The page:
CSA Ocean Sciences Inc. in conjunction with two subcontractors (T.H.E. Laboratories & VISTA Laboratories), conducted a 2-year study titled "Oil and Oil Dispersants Toxicity Program: Dispersed Oil Toxicity Tests with Biological Species Indigenous to the Gulf of Mexico." Static, static renewal, and flow-through biomonitoring exposure methodologies were utilized on egg and larval stages of five commercially important invertebrate and fish species. Species evaluated included brown shrimp (Penaeus aztecus), white shrimp (Penaeus setiferus), blue crab (Callinectes sapidus), eastern oyster (Crassostrea virginica), and redfish (Sciaenops ocellatus). Species to be evaluated under three contract options included Gulf menhaden (Brevoortia patronus), silverside minnow (Menidia beryllina), and spot croaker (Leiostomus xanthurus).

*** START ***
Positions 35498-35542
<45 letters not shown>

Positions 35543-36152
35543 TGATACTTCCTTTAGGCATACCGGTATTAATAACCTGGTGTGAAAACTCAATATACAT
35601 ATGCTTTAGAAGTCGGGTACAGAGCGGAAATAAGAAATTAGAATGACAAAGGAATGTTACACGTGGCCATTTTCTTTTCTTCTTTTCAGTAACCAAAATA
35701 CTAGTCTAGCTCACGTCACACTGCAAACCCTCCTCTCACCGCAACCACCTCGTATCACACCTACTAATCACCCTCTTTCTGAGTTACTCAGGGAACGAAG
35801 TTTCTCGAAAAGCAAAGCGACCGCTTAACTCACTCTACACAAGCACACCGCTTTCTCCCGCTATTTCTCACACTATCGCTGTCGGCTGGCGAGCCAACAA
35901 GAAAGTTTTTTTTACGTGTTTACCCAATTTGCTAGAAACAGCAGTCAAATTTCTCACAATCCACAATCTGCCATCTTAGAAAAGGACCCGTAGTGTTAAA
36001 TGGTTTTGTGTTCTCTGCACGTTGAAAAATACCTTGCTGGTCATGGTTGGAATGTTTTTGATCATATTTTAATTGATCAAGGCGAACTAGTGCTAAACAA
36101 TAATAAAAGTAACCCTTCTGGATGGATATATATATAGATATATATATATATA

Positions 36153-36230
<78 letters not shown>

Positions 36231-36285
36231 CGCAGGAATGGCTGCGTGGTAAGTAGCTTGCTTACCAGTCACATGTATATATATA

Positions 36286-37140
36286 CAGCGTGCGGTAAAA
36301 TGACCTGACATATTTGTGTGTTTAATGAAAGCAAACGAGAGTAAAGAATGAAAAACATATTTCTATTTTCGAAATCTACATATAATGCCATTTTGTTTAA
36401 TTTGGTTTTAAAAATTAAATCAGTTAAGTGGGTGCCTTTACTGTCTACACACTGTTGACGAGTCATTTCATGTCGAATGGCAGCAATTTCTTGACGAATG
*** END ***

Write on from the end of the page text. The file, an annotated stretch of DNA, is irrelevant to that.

A 90-day trial testing period was integrated into the contract to evaluate various test methodologies prior to initiation of full-scale biomonitoring. Test organisms were exposed to two different oils and dispersed oil mixtures. The two oils tested were acquired from the north-central Gulf of Mexico Outer Continental Shelf, while the dispersant tested was Corexit 9527. Multiple chemical analyses (i.e., gas chromatography, gas chromatography/mass spectroscopy, infrared spectroscopy) were conducted on both oil and dispersed oil mixtures at various phases of biomonitoring to characterize the degradation of oil and oil dispersant mixtures and to identify the components that may be most toxic to eggs and larvae.